Road to a Green New Deal - Issue 25
May 5, 2022
Annie Wolfond

Making a Green New Deal Actionable: Campaign Lessons from Sunrise Movement

In a recent webinar, Dyanna Jaye, a co-founder of Sunrise Movement, outlines the process of envisioning, strategizing, and launching Sunrise’s campaign for a Green New Deal. One of the biggest takeaways from the presentation was the beneficial use of a symbolic demand, or a broad expression of values to help create unity across the  movement, supported by more specific, incremental goals geared towards achieving this overarching vision. For example, during the 2020 primary election, the symbolic demand was the Green New Deal and the incremental goal was to elect Green New Deal champions to office and push all candidates to pledge ambitious climate policies. With a clear target and the deadline of the elections, Sunrise Movement was able to organize specific actions that advanced the vision of a Green New Deal. Dyanna shared the use of GND-aligned campaigns with clear deadlines helped Sunrise to reinvigorate momentum which has sustained engagement in pursuit of their long term endeavor of pushing for a federal Green New Deal. To bring these campaign lessons together, Dyanna expressed the importance of strong brand presence which has unified the separate GND campaigns through visuals online and in social media. If you are interested in learning more about Sunrise Movement’s approach, the organization has a two-part (1, 2) article series explaining their methods in greater detail. 

Taking Charge of Good Governance 

Lawyers for Good Government (L4GG) are a community of lawyers, law students, and activists who work together on pro-bono programs and issue advocacy efforts for racial justice, immigration right, COVID-19 small business assistance, and climate change. They are committed to protecting and strengthening democracy, and operate by the following principles: equality, citizen participation, free and fair elections, protection of human rights and the environment, accountability to the people, control of abuse of power, and rule of law and due process. 

L4GG has established two initiatives that encourage climate action at the state and local level. Their Clean Energy Program is working toward meeting the renewable energy goals of the Paris Agreement. As part of this program, L4GG has developed state policy resources and model policies to assist cities in reaching 100 percent renewable energy. To date, L4GG has supported 13 states and over 60 cities in understanding the legal framework of an energy transition.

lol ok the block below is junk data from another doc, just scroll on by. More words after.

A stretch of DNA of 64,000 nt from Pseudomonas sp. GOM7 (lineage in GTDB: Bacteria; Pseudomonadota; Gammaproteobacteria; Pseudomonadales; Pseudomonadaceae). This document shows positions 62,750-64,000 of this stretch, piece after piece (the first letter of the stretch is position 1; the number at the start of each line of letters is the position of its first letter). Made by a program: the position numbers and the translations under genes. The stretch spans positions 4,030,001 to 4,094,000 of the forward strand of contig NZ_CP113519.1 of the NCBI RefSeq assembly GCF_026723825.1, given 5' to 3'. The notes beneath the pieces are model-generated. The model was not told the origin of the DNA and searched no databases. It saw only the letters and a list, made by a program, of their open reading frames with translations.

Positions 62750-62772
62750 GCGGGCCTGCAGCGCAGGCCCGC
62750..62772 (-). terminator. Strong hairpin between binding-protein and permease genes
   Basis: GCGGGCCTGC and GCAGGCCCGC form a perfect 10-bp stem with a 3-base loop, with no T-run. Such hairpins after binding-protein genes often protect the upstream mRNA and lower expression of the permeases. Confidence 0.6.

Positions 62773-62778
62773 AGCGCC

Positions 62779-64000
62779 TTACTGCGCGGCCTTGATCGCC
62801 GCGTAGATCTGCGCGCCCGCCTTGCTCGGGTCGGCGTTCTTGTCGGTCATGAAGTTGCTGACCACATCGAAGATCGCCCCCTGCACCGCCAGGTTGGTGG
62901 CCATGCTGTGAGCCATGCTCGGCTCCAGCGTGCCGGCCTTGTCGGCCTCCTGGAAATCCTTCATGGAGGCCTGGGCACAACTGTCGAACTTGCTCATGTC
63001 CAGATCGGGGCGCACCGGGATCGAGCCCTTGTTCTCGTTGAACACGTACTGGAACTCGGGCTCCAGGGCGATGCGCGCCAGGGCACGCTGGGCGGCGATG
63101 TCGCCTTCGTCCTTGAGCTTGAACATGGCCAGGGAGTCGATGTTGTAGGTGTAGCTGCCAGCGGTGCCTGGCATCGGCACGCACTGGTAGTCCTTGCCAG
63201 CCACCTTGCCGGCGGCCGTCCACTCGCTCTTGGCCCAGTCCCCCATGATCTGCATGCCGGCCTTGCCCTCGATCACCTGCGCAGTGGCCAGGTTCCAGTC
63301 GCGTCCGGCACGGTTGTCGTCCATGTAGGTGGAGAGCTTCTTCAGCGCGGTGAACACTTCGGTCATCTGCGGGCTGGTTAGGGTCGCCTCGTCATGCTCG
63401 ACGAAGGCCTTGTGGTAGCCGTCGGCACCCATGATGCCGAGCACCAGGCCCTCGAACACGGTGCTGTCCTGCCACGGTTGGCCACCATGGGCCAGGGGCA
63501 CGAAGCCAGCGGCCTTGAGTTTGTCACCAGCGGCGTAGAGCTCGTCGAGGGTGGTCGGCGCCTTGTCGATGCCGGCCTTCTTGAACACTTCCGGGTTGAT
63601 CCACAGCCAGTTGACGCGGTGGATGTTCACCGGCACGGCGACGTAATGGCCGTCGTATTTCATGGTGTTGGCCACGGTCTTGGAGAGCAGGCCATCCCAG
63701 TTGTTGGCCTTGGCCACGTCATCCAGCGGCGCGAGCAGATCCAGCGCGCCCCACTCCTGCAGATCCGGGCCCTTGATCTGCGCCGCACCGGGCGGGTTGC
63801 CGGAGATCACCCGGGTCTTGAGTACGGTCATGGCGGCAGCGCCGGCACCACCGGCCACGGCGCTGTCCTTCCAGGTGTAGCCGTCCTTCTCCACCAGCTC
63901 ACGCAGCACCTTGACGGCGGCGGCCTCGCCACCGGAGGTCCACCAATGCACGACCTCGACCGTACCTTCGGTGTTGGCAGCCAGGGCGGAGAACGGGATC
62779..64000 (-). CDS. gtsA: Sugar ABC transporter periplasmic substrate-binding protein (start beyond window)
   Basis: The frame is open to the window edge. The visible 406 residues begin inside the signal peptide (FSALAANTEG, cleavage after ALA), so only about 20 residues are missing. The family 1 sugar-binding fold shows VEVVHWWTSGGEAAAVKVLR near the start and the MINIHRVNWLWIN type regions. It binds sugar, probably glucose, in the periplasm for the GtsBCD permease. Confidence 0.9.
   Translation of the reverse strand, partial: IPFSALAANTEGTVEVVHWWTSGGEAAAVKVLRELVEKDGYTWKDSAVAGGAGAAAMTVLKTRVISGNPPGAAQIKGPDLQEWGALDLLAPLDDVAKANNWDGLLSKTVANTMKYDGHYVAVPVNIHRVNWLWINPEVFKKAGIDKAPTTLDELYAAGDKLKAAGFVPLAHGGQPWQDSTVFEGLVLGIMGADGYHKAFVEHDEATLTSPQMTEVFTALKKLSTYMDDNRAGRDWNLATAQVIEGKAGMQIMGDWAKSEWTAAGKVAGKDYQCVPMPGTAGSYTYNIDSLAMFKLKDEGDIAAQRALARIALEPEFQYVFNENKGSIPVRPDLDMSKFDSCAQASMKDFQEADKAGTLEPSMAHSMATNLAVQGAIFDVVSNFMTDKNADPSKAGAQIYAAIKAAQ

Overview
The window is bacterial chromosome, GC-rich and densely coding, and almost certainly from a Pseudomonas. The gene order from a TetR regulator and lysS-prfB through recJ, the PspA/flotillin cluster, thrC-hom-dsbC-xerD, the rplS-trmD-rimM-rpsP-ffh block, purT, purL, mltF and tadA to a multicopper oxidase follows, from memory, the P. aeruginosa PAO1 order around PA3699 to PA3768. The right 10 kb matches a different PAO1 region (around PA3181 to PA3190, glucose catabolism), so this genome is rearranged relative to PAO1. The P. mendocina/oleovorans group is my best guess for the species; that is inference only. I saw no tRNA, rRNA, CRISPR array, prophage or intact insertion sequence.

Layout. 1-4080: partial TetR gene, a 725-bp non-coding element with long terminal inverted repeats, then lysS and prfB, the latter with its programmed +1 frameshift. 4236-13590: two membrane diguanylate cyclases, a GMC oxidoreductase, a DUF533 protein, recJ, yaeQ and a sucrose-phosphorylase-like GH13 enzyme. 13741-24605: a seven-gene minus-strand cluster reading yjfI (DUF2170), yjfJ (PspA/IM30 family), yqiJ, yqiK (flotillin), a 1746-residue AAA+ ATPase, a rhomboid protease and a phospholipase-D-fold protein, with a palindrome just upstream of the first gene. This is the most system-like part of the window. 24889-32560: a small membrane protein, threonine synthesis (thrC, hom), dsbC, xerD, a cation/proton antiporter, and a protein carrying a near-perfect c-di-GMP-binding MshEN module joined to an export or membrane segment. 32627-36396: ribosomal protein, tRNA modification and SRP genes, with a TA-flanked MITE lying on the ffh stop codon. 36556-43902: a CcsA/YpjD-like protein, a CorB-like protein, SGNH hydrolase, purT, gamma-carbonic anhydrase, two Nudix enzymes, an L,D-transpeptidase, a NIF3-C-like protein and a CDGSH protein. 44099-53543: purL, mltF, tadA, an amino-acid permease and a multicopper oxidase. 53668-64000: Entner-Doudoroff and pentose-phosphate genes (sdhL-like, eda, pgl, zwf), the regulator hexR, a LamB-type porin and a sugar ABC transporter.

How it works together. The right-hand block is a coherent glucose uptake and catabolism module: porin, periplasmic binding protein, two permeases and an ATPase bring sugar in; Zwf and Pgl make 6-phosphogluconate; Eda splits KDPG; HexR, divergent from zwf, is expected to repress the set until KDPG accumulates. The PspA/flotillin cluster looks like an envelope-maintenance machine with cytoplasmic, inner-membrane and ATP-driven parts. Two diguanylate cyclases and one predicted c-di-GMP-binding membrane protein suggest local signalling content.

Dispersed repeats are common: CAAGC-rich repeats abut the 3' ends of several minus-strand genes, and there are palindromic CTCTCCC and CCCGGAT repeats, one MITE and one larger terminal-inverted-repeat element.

Their Climate Justice Program was established in 2020 “to hold the government accountable to its promise to take environmental justice seriously.” L4GG collaborates directly with grassroots organizations to uplift community-based efforts. For example, L4GG has assisted Michigan communities in establishing a right to water. In addition, L4GG is offering direct training to local governments on tools such as Virtual Power Purchasing Agreements (VPAs), Community Choice Aggregation, and Franchise Agreements. Through these continued efforts, L4GG is building local power and climate action momentum, regardless of federal climate (in)action. 

What Should an International Green New Deal Look Like?

The climate crisis falls at the intersection of environmental, social, economic, and political turmoil. It is therefore critical we employ a multifaceted approach to addressing not only the symptoms of the climate crisis, but the root causes as well. The University of Pennsylvania's McHarg Center recently launched Field Notes Toward an Internationalist Green New Deal, intended to “foreground the spatial and material consequences” of climate action. For instance, critics of the Green New Deal energy transition in the U.S. have often raised concerns about how this transition will reverberate abroad. A shift from fossil fuels to renewable energy will require a greater quantity of rare Earth minerals which will heighten infrastructural demands and effect international labor rights, particularly in China (responsible for 80% of imports). The intention of this transition should not be to reproduce the same exploitative systems but transform them into equitable standards at every nexus. 

As we move forward with a vision of equity, how do we ensure global climate justice is at the heart of a Green New Deal transition? Field Notes provides a base blueprint to begin conceptualizing and bridging the ideology of a Green New Deal with the infrastructural necessities this global metamorphosis will require. The project elaborates on various topics (i.e., rare Earth elements, supply chains, global agriculture, international development, political regimes), detailing the repercussions of capitalistic world domination and avenues for transformative mobilization.

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